UN food agency thanks French navy for protecting its Somali aid from pirates

3 February 2008

Hailing the French navy for protecting its ships carrying aid supplies from pirate attacks in the waters off Somalia since mid-November, the United Nations World Food Programme (WFP) has thanked Denmark for agreeing to take over the operation for the next two months.

Hailing the French navy for protecting its ships carrying aid supplies from pirate attacks in the waters off Somalia since mid-November, the United Nations World Food Programme (WFP) has thanked Denmark for agreeing to take over the operation for the next two months.

WFP Executive Director Josette Sheeran said in a statement yesterday from the agency’s headquarters in Rome that “safe travel through Somali waters has made an enormous impact on our ability to reach more than a million hungry, vulnerable people.

“As food security continues to deteriorate in Somalia, and the number of hungry people is set to rise, I urge other governments to step forward in the same spirit of cooperation.”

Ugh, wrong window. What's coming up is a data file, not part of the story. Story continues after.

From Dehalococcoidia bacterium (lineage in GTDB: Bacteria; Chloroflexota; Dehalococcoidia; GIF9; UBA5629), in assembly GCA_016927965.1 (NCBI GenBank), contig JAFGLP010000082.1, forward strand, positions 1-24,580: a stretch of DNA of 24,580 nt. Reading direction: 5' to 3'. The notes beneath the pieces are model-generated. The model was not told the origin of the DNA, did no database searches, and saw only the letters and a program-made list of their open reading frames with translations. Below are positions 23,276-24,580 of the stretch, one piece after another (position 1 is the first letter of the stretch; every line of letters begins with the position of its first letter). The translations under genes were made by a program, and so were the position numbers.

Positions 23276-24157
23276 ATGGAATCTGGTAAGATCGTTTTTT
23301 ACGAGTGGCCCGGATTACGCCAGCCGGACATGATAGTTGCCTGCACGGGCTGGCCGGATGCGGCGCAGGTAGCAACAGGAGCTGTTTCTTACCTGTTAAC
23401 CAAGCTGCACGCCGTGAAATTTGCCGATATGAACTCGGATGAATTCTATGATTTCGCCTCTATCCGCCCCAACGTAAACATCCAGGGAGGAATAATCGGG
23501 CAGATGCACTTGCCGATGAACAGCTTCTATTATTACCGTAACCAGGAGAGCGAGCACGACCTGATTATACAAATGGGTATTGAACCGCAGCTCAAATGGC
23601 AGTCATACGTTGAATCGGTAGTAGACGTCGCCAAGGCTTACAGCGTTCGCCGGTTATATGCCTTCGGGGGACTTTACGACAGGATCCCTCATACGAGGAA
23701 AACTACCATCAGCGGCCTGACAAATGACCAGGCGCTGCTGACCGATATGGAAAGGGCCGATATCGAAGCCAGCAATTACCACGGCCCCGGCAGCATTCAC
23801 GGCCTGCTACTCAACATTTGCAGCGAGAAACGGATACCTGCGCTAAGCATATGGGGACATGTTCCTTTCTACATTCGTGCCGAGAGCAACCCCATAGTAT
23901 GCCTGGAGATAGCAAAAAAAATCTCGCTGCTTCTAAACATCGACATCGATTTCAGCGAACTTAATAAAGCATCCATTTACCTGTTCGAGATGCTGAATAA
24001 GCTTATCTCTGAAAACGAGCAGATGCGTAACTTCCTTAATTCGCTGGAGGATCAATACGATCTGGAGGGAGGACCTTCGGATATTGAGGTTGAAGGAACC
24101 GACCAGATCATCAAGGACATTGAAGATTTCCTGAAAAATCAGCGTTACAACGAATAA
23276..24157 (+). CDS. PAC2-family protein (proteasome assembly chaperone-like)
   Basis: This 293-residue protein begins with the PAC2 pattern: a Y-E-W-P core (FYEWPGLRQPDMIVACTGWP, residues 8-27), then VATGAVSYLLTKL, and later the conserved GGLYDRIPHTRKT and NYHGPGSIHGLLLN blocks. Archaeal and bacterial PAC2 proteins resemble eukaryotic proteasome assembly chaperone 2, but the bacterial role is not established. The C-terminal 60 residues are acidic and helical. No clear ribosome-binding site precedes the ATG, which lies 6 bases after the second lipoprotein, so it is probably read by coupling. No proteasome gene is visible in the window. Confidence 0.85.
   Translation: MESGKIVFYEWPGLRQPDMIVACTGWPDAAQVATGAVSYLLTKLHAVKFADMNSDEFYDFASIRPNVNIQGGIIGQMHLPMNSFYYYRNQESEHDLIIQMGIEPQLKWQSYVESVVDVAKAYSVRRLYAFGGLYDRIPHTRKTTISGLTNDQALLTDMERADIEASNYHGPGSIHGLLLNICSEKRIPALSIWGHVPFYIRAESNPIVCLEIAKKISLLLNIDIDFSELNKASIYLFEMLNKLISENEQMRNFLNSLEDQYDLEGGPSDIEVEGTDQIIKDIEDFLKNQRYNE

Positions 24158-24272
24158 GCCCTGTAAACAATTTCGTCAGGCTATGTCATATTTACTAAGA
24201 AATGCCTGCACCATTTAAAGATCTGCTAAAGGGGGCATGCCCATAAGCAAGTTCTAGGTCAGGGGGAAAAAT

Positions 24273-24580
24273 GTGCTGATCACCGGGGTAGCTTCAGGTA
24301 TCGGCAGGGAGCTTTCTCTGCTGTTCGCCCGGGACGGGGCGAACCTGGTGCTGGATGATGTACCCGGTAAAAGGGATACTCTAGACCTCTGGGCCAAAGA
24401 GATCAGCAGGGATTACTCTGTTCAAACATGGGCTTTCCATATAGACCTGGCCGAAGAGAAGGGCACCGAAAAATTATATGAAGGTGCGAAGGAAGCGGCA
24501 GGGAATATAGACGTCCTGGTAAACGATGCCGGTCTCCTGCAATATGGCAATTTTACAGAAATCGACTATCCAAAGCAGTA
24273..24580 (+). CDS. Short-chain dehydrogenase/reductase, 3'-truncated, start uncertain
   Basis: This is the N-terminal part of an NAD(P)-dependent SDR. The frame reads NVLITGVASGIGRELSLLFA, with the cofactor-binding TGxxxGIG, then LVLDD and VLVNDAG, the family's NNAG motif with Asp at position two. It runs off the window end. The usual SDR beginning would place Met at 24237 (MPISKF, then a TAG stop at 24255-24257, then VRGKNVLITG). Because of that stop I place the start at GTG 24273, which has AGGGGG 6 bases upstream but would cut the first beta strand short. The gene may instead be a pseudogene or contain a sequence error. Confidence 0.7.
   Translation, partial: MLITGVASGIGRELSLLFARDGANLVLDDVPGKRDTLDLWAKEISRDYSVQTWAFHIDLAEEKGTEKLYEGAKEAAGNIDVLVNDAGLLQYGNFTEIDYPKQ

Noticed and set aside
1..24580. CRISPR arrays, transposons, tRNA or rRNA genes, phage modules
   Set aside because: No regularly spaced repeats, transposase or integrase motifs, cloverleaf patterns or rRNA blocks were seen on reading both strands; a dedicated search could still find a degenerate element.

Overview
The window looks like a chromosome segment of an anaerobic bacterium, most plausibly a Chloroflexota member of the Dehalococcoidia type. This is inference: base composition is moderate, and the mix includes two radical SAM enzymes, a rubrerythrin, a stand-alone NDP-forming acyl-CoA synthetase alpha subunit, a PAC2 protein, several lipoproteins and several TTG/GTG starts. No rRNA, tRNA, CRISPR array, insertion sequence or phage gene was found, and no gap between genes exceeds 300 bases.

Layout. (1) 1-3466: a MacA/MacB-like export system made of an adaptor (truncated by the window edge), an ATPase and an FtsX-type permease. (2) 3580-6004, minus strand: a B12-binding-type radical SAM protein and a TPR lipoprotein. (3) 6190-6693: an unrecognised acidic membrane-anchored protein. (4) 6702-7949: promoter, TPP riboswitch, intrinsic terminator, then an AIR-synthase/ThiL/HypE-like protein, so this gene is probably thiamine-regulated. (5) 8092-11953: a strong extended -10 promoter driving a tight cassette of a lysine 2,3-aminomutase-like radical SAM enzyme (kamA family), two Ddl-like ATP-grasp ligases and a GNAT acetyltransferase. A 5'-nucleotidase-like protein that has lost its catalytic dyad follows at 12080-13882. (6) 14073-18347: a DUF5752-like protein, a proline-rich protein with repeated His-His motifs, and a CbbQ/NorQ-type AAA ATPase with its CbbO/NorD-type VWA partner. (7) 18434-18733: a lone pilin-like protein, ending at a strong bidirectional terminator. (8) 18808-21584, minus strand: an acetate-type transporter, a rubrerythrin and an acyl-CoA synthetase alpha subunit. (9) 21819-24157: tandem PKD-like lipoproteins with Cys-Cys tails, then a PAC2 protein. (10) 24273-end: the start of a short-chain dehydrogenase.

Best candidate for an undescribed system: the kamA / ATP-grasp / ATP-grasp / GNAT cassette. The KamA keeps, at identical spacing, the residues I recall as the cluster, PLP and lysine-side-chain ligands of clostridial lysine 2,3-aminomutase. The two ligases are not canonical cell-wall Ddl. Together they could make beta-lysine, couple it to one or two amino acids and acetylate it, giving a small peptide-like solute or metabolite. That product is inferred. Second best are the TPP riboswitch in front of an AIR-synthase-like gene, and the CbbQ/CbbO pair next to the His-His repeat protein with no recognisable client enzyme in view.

Since French navy ships began their escort operation in November, nine shipments carrying over 30,000 tons of food – or enough to feed 300,000 people for six months – have travelled safely from the Kenyan port of Mombasa to either Mogadishu or Merka in Somalia.

WFP has also been able to build up its in-country stocks of food and, if shipments continue, now expects to feed 1.8 million people in the Horn of Africa nation this year, up from 1.53 million in 2007.

The escort operation began after an escalating series of attacks of piracy were reported off the Somali coast last year, including some in which crew members were taken hostage. In total, 31 acts of piracy were reported, including three against ships ferrying WFP supplies.

The UN agency said the situation in Somalia remains grim, particularly in Mogadishu, where the fighting has been fiercest in the past year. In other parts of the country, locals have endured their worst cereal harvest in 13 years.

Without new donations of food, WFP estimates that it will exhaust its existing supplies as early as March, and it is calling for $15 million to buy almost 20,000 tons of food to cover shortfalls until June.

 

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